And, let me just be quite blunt here: there is no one like me in any story I’ve ever read. There are very, very few books with Orthodox characters at all, especially in YA.* And in the few instances where Orthodoxy features, it tends to be portrayed as an exotic, mysterious religion, stuck in the past. Priests are often described as ravens or crows, or as being scary and creepy.

The thing is, throughout my life, my faith and experiences in the Orthodox Church have been not only important but life-saving. I doubt I would have gotten through my teen years without the strength and support it gave me. For me, both American and Orthodox, navigating my way between those two identities, I’ve often felt the pressure to explain all the weird things I believe and live, to make sense of who I am in the fact of well-meaning but sometimes exhausting questions. So when in YA I see at best a depiction of my faith written from the outside, that gets everything wrong, it really hurts. This was my experience reading Shadow & Bone and The Family Romanov, both of which are highly acclaimed and both of which I found painful.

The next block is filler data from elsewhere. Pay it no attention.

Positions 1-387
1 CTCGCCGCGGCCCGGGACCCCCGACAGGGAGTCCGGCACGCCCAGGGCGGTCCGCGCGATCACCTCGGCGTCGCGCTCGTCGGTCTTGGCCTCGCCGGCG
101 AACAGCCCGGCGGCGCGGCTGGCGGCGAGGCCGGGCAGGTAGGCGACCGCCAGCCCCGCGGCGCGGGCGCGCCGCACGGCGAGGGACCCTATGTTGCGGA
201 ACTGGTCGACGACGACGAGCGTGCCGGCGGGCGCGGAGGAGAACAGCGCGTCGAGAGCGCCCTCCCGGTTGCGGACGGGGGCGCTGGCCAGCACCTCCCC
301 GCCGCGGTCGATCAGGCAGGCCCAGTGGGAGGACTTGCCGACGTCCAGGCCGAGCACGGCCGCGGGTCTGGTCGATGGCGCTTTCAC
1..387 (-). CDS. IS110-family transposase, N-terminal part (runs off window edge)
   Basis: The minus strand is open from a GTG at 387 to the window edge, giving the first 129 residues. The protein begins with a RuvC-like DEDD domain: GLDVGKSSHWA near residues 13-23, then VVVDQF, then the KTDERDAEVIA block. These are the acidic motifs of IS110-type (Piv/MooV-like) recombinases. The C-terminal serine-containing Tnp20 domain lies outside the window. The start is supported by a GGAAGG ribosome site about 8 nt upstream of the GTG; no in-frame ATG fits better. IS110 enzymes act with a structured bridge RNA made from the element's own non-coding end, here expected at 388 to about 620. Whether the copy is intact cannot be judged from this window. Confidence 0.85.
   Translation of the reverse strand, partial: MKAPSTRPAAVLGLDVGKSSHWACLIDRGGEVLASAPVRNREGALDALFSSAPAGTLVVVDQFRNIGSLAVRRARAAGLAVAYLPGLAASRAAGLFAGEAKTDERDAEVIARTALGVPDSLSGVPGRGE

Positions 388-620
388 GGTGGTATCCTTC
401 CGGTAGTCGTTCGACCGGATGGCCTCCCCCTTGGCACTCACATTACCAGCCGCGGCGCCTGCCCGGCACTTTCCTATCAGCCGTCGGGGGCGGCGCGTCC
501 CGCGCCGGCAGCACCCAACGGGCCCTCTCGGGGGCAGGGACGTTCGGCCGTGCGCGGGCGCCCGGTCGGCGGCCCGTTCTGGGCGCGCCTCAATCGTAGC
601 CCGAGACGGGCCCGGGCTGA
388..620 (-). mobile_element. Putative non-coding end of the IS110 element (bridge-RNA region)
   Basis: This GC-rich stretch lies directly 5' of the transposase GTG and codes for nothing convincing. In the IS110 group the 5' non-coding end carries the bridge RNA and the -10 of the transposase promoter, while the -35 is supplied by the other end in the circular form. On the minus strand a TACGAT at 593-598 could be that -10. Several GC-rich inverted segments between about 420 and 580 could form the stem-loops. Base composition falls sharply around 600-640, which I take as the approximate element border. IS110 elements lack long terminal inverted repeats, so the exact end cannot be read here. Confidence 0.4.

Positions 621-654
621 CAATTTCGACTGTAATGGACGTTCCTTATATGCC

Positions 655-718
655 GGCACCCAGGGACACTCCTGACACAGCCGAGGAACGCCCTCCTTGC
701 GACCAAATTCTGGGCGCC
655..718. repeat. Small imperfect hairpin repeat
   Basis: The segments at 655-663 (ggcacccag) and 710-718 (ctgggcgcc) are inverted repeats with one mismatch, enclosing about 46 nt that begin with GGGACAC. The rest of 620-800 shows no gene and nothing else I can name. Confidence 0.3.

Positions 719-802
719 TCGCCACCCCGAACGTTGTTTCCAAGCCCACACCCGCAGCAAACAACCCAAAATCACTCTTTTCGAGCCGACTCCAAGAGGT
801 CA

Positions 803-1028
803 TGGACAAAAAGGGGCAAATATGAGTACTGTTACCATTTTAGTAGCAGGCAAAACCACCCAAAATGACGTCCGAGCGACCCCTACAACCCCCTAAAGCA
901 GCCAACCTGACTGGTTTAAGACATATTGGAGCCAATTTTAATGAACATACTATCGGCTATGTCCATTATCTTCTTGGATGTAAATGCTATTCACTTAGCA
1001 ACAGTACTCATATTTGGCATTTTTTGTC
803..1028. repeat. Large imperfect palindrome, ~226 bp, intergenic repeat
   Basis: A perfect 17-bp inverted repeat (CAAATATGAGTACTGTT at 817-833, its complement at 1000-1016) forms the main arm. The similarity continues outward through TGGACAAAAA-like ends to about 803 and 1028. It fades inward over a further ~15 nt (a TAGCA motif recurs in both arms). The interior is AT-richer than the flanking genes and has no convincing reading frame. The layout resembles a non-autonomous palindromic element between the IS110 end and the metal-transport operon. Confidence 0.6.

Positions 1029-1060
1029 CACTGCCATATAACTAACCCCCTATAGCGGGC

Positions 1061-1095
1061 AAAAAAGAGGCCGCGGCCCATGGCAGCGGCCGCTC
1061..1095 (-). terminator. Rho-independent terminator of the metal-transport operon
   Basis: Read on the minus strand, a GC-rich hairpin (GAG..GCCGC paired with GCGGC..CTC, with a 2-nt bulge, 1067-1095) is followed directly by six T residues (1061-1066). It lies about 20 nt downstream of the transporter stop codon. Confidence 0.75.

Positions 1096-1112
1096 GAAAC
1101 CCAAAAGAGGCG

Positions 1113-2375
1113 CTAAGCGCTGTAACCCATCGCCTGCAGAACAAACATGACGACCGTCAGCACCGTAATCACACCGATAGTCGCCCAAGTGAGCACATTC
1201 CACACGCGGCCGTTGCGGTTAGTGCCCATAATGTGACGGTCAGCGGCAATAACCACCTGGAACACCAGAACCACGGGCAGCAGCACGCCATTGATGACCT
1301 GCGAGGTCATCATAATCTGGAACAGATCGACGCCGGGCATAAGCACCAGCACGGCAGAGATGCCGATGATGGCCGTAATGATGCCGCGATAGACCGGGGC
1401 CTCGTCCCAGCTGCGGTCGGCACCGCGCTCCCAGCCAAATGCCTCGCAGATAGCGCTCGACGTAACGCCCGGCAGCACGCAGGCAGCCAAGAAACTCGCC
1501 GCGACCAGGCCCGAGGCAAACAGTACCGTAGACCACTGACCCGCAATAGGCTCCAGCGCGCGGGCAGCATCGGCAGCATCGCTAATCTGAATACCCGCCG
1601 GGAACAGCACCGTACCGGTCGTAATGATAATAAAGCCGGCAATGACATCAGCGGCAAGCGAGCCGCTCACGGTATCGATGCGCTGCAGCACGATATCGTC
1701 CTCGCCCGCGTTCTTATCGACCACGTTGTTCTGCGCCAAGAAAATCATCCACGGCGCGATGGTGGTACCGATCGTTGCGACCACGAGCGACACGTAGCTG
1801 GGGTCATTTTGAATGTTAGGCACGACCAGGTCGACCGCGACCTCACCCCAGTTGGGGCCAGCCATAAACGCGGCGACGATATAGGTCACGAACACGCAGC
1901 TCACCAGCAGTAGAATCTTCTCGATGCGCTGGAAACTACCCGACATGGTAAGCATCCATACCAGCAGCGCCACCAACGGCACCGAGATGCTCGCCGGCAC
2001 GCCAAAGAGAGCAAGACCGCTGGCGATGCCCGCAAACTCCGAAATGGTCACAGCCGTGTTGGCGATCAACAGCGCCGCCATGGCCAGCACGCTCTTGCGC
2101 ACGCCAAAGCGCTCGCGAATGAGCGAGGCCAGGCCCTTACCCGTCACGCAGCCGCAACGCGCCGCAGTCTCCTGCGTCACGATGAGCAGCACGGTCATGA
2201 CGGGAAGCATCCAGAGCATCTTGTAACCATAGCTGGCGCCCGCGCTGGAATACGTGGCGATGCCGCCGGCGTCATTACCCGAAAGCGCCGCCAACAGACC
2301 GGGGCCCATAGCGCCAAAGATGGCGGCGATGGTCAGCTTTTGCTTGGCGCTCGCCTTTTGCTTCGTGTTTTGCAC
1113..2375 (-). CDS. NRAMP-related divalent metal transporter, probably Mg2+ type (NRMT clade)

Now, I will say that Trish Doller’s Where the Stars Still Shine shows a Greek Orthodox family, several members of which are religious and attend church. The main character is not one of them because of plot-related reasons, but I appreciated this tiny mention. And in Gregory Maguire’s Egg & Spoon, I felt that the characters, especially Elena, demonstrated a reasonably authentic relationship to the church and faith.

However, considering the range and breadth of YA, and the harm that inaccurate and stereotyped portrayals cause, I don’t find two books to be adequate. I want to see immigrant kids who have to grapple with their identity, and I want to see convert kids who feel like they both are and aren’t American. I want kids who have left their faith and kids who cling to it. I want historical fiction that shows the actual nuances and struggles of people in the past, and I want recognition that readers may hope to find their own beliefs accurately and respectfully rendered. I want all of our stories, because they’re already here.

* There are some small Orthodox publishers and self-published authors who have put out Orthodox YA books, or at least books about teens. I will admit that the few I tried when I was younger seemed preachy and didactic, and not at all reflective of the actual issues that my friends and I were facing. I have heard good things about a few recent releases but haven’t tried them yet.

Meet Our Guest Blogger